But beyond just ink based tools to add an additional dimension to your drawings, charcoal is another beloved medium used by drawers as well.
Rather than relying on the graphite found in pencils, charcoal can produce much darker and richer lines - which is perfect for accents and areas where you may want to convey a punctuated meaning.
Charcoal does come in two types - vine/willow and compressed.
Compressed charcoal is much more firm as its bound by a wax substance (similar to colored pencils), and can also be sharpened to a fine tip.
Willow or vine charcoal on the other hand is much softer and is a bit messy. However, the soft charcoal found in this variety can be blended much easier and may be better for larger or broader strokes in your work.
Erasers Come In Many Different Varieties - Know Which One To Use And When
Chances are that when you started drawing, you were either using the eraser found on the end of your pencil or a simple pink block eraser (also known as a rubber eraser).
While these can be great at removing graphite from the paper, they aren't always going to be your best choice.
Here's a breakdown of the popular eraser types and their primary uses:
Rubber Eraser: A bit firmer than a gum eraser (which we will get to in just a minute), rubber erasers work by shedding itself as it attaches to graphite on the paper.
Of all the eraser types, they are the most versatile, but with repeated use may be much too abrasive for lower quality paper and cause tearing.
Gum Eraser: Very similar to a rubber eraser, gum erasers are an all-around favorite by artists who rely on graphite. Much more gentle on the paper than rubber (but not as hard as vinyl), this eraser easily falls apart as it works to remove graphite.
Therefore, if you plan on drawing on either a wood pulp derived paper (i.e. sketch pad) or one that is from 100% cotton, this eraser will work incredibly well.
If you find yourself making mistakes often in your artwork, you might want to purchase those that come packaged in multiples in order to save money. Gum erasers tend to have a shorter lifespan and cost a bit more than the other erasers we covered.
Kneaded Eraser: When dealing with very fine detail work or charcoals, kneaded erasers will be your go-to choice. Akin to a silly putty or Play-Doh, kneaded erasers can be formed to a very fine point in order to erase small areas.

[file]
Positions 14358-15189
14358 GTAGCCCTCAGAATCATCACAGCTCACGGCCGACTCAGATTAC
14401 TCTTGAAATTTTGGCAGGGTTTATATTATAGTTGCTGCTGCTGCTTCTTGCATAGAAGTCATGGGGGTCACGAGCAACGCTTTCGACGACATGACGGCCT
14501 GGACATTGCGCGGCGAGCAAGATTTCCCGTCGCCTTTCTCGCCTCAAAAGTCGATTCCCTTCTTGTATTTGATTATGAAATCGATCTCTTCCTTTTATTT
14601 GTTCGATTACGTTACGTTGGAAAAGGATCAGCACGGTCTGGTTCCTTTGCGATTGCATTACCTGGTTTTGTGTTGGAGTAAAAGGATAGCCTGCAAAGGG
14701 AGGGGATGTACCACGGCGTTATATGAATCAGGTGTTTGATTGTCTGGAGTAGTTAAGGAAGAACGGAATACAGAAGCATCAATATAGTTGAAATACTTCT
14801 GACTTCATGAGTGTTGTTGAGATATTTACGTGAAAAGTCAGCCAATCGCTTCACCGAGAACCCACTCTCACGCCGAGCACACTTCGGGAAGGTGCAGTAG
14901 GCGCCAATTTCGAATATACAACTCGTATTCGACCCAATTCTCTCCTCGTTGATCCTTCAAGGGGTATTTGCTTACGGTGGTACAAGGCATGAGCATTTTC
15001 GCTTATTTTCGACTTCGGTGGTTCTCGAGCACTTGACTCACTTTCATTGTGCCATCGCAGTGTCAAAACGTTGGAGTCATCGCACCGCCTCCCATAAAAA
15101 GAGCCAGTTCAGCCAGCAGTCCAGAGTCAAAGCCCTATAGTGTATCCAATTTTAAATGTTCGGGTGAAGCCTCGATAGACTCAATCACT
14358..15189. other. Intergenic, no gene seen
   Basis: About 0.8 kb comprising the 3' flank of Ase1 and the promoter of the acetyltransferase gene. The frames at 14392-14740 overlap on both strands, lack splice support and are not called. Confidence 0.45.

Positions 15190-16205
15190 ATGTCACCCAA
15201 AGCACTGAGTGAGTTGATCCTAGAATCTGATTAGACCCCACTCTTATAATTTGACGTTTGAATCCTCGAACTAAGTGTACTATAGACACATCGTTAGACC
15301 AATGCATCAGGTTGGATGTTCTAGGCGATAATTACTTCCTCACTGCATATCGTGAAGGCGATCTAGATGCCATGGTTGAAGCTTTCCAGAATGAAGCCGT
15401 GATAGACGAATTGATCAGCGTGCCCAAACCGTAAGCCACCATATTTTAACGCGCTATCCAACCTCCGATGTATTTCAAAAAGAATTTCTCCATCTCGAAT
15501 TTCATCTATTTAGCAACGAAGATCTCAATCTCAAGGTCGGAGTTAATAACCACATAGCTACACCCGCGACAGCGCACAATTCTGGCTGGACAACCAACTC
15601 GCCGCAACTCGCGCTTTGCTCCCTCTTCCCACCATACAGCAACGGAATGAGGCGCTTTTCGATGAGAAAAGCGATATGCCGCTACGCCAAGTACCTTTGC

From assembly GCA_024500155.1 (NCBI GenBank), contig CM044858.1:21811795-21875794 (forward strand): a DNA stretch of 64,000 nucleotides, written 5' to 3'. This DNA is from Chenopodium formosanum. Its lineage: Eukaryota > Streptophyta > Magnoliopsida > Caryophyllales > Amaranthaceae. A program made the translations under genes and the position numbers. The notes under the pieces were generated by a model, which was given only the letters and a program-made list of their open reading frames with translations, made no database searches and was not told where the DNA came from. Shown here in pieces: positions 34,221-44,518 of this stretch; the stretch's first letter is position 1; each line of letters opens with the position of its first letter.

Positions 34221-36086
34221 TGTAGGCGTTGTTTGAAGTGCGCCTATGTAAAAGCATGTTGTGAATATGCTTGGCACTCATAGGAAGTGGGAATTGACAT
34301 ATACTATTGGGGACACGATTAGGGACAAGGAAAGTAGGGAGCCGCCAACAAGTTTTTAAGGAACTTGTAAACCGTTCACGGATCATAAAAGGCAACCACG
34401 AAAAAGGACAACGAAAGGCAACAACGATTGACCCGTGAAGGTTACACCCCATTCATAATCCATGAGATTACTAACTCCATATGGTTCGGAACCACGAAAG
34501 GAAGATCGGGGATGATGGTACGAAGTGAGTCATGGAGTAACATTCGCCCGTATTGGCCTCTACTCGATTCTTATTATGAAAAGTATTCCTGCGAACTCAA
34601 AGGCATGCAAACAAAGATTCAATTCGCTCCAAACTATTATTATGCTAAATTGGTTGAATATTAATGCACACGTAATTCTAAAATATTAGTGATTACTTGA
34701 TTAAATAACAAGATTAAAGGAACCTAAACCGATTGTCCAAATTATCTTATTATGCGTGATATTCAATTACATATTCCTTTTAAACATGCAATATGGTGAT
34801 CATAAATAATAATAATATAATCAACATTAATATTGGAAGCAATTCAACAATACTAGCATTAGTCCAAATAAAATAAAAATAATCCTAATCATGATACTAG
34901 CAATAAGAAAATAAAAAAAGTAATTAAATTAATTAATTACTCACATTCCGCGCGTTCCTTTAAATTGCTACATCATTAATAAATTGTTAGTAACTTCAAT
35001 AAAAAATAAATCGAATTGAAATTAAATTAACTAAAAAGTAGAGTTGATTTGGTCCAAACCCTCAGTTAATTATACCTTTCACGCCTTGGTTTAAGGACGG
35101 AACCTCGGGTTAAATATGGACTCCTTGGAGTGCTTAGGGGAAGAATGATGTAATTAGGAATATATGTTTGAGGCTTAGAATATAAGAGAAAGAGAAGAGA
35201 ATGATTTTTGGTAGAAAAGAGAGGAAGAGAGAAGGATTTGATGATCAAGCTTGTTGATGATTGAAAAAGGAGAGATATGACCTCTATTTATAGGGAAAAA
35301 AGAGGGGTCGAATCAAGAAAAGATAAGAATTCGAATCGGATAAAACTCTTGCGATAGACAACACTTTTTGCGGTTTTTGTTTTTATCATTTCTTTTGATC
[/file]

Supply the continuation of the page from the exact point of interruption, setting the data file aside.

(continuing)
When working with vine or compressed charcoal, kneaded erasers can also be used to create some stunning effects as well.
Vinyl Eraser: For those working on drafting tables or are doing very precise drawings, vinyl erasers are incredibly rigid. They not only can lift the graphite from the paper, but also in some cases, erase ink as well too.
Word of caution regarding the vinyl eraser - unless you are using a cotton based paper, these erasers are known to cause tearing and should be avoided in most cases.
Portable Sketch Book
Any artist who is looking to get better with their drawing talents should always have their sketchbook on them at all times.
Instead of glancing at your phone to see your friend's latest social media posts, take out your sketchbook and do a quick gesture drawing or two of subjects around you.
Getting in the regular habit of sketching incessantly will allow you to see a noticeable upward swing in your skill set in very little time (which can be a great motivator for some).
Whatever it is that you are exposed to when going out and about will be starkly different from the setting that you evoke in your own studio - embrace the everyday settings.
Blending Stump And Tortillons For Spectacular Gradients
Whenever you look at a graphite or charcoal drawing and see these almost Photoshop like gradients, they can really take your breath away!
You might wonder, how the heck they were able to achieve such a smooth looking piece of work with just graphite?!
The secret - blending stumps and tortillons.
These compressed paper felt sticks are used to move the graphite or charcoal seamlessly on the surface of the paper.
While a relatively inexpensive tool, blending stumps can really make a difference in your finished piece.
Just be sure if you do decide to buy a blending stump or tortillon that you get a sandpaper block. Trying to clean these with a pencil sharpener will make for less than desirable results...trust us!
Blending Stumps and Tortillons - 10 different pieces packaged at an affordable price. Definitely worth having one of these within arms reach the next time you sit down and draw.
When just learning how to draw, understanding basic anatomy can really explain how subjects are created.
It's the reason why there are so many art books dedicated to human anatomy.
A great way for artists to visualize the structure of a body or hand is simply by looking at an art manikin.
They allow you to easily configure the model to any pose so you can learn proportions and general figure drawing.
Checking out the selection on dickblick.com you can find a variety of figures including male, female, cat, dog, face figures, and skulls to just name a few.
Fixative For Long Term Preservation (And Sanity)
One of the frustrating parts of drawing, especially with charcoal, is how easily the medium can move after its been drawn on the page.
I can't tell you how many times in art school that I put a charcoal drawing into my art bag only to find it completely smeared whenever I took it out.
While a much larger problem for softer charcoal (specifically vine or willow) rather than compressed charcoal or graphite, movement of the medium can still impact the presentation of the piece.
To ensure that this problem doesn't affect your drawings, you will want to make sure that you have a fixative on hand.
When buying a fixative, be sure to get one that is branded as workable (such as this one from Krylon) as you will be able to spray this onto your drawing and keep working with the medium (and still use your tortillon or blending stump).
Drawing Books For Inspiration And Technique Exploration
A great artist is always learning and practicing.
While we can't stress the importance of always having a sketchbook on hand, another area you should be exploring constantly is drawing books.
As we eluded to this earlier, drawing books cover several different subjects including the human figure, animals, plants, architecture, and more.
This allows you to explore a wide range of subjects and understand them a bit better.
Some our personal favorites are the following: